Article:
Is FreshDirect Good For You ?

Image Copyrights: The Gothamist

FreshDirect trucks plying all around the city is now a city staple. Like the yellow cab and the hotdog vendor it is part and parcel of New York life. When FreshDirect started out, it served Manhattan initially and slowly spread to the outer boroughs. This inspite of the fact that its warehouse and facilities are in Queens.

Since then it has followed an arbitrary pattern of opting neighborhoods into its delivery zone. Many parts of Brooklyn, Queens and the Bronx are not yet served by FreshDirect.

These are neighborhoods that FreshDirect deems underserved, or in plain terms…not worth the bother.

Bed-Stuy my old neighborhood is one such place. It borders Williamsburgh and Clinton Hill but FreshDirect wont go there. And this has riled a lot of residents, who are venting their frustration on this discussion board.

As one poster to the board writes

….they had the nerve to have a subway ad in the Myrtle-Willoughby train station and they don’t even deliver here!….And what’s more insulting is that I think some of the people around here actually WORK for Fresh Direct! Evil or Very Mad Fresh Direct can go directly to hell.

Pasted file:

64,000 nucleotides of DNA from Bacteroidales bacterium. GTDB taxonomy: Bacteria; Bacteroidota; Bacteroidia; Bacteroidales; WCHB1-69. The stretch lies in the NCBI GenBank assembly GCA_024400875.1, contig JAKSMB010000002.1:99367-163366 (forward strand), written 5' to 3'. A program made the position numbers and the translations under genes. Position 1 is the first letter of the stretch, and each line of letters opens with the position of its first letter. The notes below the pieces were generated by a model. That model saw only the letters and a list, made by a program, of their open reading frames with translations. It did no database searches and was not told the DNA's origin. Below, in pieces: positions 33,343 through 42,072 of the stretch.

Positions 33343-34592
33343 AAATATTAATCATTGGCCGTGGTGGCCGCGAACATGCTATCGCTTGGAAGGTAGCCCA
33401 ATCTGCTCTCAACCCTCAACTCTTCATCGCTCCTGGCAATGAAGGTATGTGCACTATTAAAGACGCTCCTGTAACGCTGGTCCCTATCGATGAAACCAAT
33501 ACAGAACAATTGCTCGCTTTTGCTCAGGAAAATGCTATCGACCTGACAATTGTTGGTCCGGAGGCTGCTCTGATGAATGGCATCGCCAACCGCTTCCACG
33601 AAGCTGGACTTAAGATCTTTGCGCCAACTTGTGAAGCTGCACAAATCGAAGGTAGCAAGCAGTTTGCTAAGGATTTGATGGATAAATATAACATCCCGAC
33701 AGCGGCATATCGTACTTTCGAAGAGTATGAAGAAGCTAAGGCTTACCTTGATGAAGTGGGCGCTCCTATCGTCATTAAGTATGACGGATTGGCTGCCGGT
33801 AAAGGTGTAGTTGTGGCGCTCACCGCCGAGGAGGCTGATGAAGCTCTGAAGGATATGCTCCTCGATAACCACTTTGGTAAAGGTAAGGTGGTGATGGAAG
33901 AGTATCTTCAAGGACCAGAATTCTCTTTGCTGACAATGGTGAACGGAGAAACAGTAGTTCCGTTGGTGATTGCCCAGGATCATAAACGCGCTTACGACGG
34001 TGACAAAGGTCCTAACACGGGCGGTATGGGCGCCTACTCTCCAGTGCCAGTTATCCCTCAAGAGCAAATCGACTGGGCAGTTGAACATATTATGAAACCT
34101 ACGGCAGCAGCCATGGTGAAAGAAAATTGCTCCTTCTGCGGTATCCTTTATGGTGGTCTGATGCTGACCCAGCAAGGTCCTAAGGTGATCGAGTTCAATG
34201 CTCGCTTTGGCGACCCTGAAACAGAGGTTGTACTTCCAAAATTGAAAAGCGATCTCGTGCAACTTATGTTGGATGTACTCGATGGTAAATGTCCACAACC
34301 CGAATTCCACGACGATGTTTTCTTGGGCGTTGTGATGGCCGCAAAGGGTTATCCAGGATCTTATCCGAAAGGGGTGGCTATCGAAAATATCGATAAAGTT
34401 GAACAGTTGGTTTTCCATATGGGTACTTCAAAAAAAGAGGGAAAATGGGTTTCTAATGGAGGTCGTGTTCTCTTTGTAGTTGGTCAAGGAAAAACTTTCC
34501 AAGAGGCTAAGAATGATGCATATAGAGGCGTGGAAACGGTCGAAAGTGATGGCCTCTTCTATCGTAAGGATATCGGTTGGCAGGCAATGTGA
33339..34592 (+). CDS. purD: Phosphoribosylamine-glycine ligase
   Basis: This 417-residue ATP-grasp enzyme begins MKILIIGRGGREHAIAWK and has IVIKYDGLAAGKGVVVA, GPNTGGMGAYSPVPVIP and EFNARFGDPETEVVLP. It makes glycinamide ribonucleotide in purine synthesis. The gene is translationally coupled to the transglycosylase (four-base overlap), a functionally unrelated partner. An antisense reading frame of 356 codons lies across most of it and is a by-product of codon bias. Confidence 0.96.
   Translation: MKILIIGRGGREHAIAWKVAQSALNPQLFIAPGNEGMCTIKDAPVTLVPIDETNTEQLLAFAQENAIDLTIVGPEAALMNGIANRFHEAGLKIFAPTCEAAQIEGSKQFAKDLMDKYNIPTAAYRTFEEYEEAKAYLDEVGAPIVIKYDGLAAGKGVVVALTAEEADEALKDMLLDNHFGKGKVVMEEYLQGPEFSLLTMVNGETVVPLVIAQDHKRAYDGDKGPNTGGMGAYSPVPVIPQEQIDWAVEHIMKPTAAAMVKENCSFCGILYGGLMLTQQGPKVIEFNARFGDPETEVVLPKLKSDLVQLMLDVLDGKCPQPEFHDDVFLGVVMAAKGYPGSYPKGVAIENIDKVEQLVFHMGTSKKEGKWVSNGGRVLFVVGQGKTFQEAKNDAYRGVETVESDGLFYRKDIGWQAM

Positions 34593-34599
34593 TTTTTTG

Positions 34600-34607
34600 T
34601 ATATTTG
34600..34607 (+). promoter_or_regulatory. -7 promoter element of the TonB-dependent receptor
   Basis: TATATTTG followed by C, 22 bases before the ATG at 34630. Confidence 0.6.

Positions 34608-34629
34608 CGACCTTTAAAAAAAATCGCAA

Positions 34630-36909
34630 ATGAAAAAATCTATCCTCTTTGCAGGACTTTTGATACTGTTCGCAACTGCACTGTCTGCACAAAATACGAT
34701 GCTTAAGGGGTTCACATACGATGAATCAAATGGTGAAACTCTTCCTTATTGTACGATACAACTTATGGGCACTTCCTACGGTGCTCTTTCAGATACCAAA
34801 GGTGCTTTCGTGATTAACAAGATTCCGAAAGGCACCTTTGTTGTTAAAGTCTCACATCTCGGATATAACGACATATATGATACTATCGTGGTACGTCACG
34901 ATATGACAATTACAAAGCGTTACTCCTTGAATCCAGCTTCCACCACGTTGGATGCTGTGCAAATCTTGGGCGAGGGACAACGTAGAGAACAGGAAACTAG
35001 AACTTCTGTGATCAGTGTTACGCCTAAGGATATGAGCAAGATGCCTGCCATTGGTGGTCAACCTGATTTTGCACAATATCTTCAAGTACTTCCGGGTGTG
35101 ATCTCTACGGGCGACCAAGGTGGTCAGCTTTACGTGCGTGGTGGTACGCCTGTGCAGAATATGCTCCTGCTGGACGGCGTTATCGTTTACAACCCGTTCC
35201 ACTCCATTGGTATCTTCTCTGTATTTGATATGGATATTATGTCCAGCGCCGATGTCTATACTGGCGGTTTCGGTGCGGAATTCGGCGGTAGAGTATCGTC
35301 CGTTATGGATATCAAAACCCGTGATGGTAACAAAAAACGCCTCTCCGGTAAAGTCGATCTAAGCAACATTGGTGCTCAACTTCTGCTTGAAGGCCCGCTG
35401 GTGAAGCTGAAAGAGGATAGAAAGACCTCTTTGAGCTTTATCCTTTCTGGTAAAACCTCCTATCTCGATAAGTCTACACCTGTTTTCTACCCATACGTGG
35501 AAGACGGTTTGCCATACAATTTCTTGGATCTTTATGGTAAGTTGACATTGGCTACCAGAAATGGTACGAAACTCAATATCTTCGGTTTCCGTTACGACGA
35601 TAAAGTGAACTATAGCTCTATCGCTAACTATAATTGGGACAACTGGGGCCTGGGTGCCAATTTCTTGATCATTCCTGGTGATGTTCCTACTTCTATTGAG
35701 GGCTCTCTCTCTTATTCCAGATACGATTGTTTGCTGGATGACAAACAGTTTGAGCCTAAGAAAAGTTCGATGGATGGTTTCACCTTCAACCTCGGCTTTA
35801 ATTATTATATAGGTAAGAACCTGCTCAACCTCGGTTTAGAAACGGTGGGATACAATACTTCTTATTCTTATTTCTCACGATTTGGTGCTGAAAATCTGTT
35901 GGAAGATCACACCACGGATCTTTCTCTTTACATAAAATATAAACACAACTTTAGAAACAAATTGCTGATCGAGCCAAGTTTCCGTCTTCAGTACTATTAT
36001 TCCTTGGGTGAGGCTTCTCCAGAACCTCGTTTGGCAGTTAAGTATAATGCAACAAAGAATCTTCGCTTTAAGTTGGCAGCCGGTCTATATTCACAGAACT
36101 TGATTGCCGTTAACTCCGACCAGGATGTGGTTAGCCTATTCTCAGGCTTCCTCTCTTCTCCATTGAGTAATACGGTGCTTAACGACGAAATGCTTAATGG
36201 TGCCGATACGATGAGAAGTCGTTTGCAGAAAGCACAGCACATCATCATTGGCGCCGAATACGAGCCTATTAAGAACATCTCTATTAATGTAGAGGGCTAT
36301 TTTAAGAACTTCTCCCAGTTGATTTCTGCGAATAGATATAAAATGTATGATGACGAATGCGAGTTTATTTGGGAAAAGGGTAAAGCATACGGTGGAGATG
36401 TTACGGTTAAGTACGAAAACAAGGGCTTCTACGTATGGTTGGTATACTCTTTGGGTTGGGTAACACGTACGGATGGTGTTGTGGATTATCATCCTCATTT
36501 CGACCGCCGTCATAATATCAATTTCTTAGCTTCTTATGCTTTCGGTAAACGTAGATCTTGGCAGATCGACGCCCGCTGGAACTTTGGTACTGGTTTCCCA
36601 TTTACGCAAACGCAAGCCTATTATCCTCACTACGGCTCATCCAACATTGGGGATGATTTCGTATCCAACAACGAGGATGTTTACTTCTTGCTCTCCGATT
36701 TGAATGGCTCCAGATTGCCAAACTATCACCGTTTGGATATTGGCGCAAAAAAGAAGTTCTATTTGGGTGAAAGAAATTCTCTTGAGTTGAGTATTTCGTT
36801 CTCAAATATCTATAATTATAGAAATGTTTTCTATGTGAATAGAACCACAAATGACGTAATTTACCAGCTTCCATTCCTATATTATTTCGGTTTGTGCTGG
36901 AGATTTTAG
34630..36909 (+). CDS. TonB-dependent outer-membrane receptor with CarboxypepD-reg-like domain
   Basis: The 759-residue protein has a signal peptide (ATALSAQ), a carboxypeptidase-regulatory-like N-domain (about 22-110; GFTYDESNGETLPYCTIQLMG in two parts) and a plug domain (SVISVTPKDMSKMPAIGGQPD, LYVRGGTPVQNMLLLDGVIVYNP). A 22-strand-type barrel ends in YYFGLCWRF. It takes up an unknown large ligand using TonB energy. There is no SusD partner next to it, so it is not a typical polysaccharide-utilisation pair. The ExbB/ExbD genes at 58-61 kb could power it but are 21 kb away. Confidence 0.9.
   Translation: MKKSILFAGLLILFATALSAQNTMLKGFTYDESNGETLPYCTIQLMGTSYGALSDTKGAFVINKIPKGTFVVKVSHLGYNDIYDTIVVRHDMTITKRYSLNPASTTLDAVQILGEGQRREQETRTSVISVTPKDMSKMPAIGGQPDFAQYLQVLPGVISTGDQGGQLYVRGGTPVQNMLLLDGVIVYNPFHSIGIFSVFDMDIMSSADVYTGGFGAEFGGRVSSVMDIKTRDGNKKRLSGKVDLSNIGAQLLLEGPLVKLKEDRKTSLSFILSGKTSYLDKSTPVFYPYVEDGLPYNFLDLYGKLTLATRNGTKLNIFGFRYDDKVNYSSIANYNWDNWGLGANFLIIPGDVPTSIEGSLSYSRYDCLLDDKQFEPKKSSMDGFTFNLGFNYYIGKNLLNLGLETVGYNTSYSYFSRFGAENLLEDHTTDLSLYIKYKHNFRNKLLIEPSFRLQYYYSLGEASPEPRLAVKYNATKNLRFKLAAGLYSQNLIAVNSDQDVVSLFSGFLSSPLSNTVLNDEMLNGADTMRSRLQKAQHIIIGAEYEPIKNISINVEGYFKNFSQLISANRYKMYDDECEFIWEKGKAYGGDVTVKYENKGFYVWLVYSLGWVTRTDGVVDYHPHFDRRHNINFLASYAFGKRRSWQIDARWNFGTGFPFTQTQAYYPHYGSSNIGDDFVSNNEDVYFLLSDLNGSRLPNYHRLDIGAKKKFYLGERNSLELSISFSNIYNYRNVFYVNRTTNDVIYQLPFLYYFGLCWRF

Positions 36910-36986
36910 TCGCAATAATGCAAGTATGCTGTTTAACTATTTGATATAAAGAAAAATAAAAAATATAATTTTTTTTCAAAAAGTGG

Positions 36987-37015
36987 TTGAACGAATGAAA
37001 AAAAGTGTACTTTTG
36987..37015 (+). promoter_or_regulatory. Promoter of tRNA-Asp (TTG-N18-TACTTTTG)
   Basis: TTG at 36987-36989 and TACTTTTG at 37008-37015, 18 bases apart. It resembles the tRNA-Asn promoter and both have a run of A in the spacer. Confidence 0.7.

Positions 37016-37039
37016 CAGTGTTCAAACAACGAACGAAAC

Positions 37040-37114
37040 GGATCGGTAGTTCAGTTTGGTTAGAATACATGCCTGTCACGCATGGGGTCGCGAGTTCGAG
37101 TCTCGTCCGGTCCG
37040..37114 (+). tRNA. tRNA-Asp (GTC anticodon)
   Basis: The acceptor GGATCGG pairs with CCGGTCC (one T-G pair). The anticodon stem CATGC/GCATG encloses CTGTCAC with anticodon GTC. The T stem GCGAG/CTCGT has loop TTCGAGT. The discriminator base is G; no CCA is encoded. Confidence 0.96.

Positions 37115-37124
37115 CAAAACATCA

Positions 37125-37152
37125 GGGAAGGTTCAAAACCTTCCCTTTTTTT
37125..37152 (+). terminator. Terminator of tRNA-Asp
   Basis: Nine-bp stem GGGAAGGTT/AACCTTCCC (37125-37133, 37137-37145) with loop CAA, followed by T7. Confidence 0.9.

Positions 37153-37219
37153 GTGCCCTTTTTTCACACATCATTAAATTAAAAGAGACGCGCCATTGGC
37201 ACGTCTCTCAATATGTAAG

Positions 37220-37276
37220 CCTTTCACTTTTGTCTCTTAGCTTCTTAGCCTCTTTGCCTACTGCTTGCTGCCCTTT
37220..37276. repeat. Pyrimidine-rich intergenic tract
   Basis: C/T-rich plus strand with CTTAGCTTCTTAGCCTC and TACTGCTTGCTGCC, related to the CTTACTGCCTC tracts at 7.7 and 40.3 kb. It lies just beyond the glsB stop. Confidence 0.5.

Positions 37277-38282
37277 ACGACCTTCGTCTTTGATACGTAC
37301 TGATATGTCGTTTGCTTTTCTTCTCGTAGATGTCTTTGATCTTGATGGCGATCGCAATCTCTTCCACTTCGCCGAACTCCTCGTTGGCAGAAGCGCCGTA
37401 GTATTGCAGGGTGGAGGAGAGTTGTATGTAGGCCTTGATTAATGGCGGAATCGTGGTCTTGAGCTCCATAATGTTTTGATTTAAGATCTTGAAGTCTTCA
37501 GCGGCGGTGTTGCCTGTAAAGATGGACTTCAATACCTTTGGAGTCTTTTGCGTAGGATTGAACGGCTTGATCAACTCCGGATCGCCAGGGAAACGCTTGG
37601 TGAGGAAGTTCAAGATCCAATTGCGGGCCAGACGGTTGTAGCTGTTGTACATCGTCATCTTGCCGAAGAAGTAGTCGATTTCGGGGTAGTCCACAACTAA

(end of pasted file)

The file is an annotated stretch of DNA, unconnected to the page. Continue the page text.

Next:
Having ordered from FreshDirect initially when they started out, I was baffled by the number of boxes they used to pack things. Groceries worth 40$ came in 5 boxes. And after I unpacked, I had to discard the boxes. There was no system of returning them to FreshDirect to be recycled.

Also the trucks park all over my neighborhood and are idling all the time. Each delivery takes about 10-15 minutes from the time the driver stops to the time he pulls out of his illegal double parking spot. Is an idling diesel engine good for the environment. I can understand that it is necessary that the refrigeration units stay chilled but that does not mean that I, living on the first floor breathe the exhaust directly aimed at my window. And all that because one of my neighbors wants to eat healthy.

As much as organic healthy food is necessary for a nation of people battling obesity and all kinds of related health conditions, FreshDirect may not be right answer. At what cost does one demand convenience ?

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5 responses to “Is FreshDirect Good For You ?”

  1. Freshdirect is headquartered in Queens because it’s a large industrial operation requiring acres of refrigerated warehouses, parking for all those trucks, etc (akin to the new Fulton Fish Market in Hunts Point, Bronx).